- A juror from Elizabeth Holmes’ trial told ABC News the jury “respected Elizabeth’s belief in her technology.”
- Juror No. 6 said the Theranos founder came across as “likable,” which made convicting her difficult.
- Holmes was convicted on four fraud-related charges and acquitted on four others, with the jury deadlocked on the remaining three charges.
“[We] respected Elizabeth’s belief in her technology, in her dream. [We thought], ‘She still believes in it, and we still believe she believes in it,'” juror No. 6, Wayne Kaatz, told the news outlet. “It’s tough to convict somebody, especially somebody so likable, with such a positive dream,” he added.
On Monday, Holmes was convicted on four fraud-related charges following a monthslong federal trial.
The jury found the Theranos founder guilty of three counts of wire fraud and one count of conspiracy to defraud investors by exaggerating what her company’s blood testing machines could do, as well as how widely the machines were used. Holmes was acquitted on four counts related to the patients who had taken Theranos blood tests. The group was unable to reach a verdict on three other counts of fraud against investors.
Video: Retired FBI Economic Crimes Investigator rates scams in movies and TV
A retired FBI Economic Crimes Investigator rates 8 money-laundering scams in movies and TV
Retired FBI investigator Jerri Williams looks at eight money-laundering scams from popular TV shows and movies and rates them based on realism. She looks at “Ozark” S1E4 (2017), “The Wolf of Wall Street” (2013), “Narcos” (2015-2017), “Breaking Bad” S5E8 (2012), “Scarface” (1983), “Mickey Blue Eyes” (1999), “American Made” (2017), and “The Girl With the Dragon Tattoo” (2011). In the video, Williams analyzes scenes where money is being laundered through businesses. Another form of money laundering is simply spending more than $10,000 of illegally-obtained funds. Williams served as an FBI special agent for 26 years, working on major economic fraud investigations. She is the recipient of four United States Attorney Awards for Distinguished Service. She now hosts the true-crime podcast “FBI Retired Case File Review” and works as a technical consultant for TV shows and movies depicting the FBI. Williams is the author of “FBI Myths and Misconceptions: A Manual for Armchair Detectives”: https://jerriwilliams.com/books/fbi-myths-and-misconceptions-a-manual-for-armchair-detectives/. Her podcast can be found at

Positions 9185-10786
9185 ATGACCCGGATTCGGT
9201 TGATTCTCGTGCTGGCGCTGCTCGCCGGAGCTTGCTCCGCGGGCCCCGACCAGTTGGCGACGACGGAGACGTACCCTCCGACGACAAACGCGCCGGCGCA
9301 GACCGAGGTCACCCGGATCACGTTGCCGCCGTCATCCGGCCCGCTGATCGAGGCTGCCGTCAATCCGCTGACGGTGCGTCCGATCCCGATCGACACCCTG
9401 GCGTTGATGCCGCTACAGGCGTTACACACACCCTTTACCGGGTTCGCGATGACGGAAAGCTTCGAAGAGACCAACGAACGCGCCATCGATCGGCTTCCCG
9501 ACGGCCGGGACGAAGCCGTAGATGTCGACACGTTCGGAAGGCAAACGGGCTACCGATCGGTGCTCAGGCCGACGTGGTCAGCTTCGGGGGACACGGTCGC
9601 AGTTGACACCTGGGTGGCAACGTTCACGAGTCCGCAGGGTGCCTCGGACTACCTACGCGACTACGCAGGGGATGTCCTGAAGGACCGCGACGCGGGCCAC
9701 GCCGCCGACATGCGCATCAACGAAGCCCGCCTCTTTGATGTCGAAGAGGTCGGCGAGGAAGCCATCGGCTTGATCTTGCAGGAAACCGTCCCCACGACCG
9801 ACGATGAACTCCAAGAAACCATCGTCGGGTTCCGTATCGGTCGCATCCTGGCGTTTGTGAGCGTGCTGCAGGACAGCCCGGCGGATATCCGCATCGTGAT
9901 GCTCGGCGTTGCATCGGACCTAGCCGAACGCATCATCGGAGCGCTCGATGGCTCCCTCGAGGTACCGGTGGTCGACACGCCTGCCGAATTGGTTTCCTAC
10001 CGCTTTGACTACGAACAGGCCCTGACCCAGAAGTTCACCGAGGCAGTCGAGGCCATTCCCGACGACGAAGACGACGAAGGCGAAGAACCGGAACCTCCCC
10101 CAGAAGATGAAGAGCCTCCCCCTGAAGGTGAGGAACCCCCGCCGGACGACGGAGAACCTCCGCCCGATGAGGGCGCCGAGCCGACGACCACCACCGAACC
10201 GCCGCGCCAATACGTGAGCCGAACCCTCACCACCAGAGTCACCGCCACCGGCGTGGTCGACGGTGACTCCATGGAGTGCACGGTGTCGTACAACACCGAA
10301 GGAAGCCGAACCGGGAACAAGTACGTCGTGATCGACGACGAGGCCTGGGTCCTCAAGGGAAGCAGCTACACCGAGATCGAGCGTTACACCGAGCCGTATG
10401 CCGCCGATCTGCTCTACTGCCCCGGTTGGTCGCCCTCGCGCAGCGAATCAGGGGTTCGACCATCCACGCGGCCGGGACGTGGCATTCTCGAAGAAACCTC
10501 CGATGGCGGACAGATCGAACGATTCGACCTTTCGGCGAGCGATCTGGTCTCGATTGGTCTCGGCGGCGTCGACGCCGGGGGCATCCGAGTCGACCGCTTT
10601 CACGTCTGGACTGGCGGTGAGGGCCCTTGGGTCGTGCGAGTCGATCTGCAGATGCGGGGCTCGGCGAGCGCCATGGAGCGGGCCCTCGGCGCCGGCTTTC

Despite Holmes’ likability, Kaatz, a 64-year-old daytime Emmy-award-winning TV writer from Aptos, California, told ABC News that he voted guilty on the three counts of fraud on which the jury could not agree.
The jury member told ABC News that, early on in the trial, the jury agreed that Holmes was guilty of defrauding investors who had poured millions of dollars into her blood-testing startup, and also that she should be acquitted on all four counts related to defrauding patients because they felt Holmes was more “removed” from the patients.
During the trial, the jury largely found Holmes’ seven days of testimony non credible, according to Kaatz. He said the jury ranked each witness’s testimony on a scale of one to four, with one being the least credible. Holmes scored a two, despite the founder’s personal testimony that her ex-boyfriend and former Theranos COO Ramesh Balwani was emotionally and sexually abusive, alleging he deceived her regarding the company’s financial models. Balwani’s trial is scheduled to commence next month.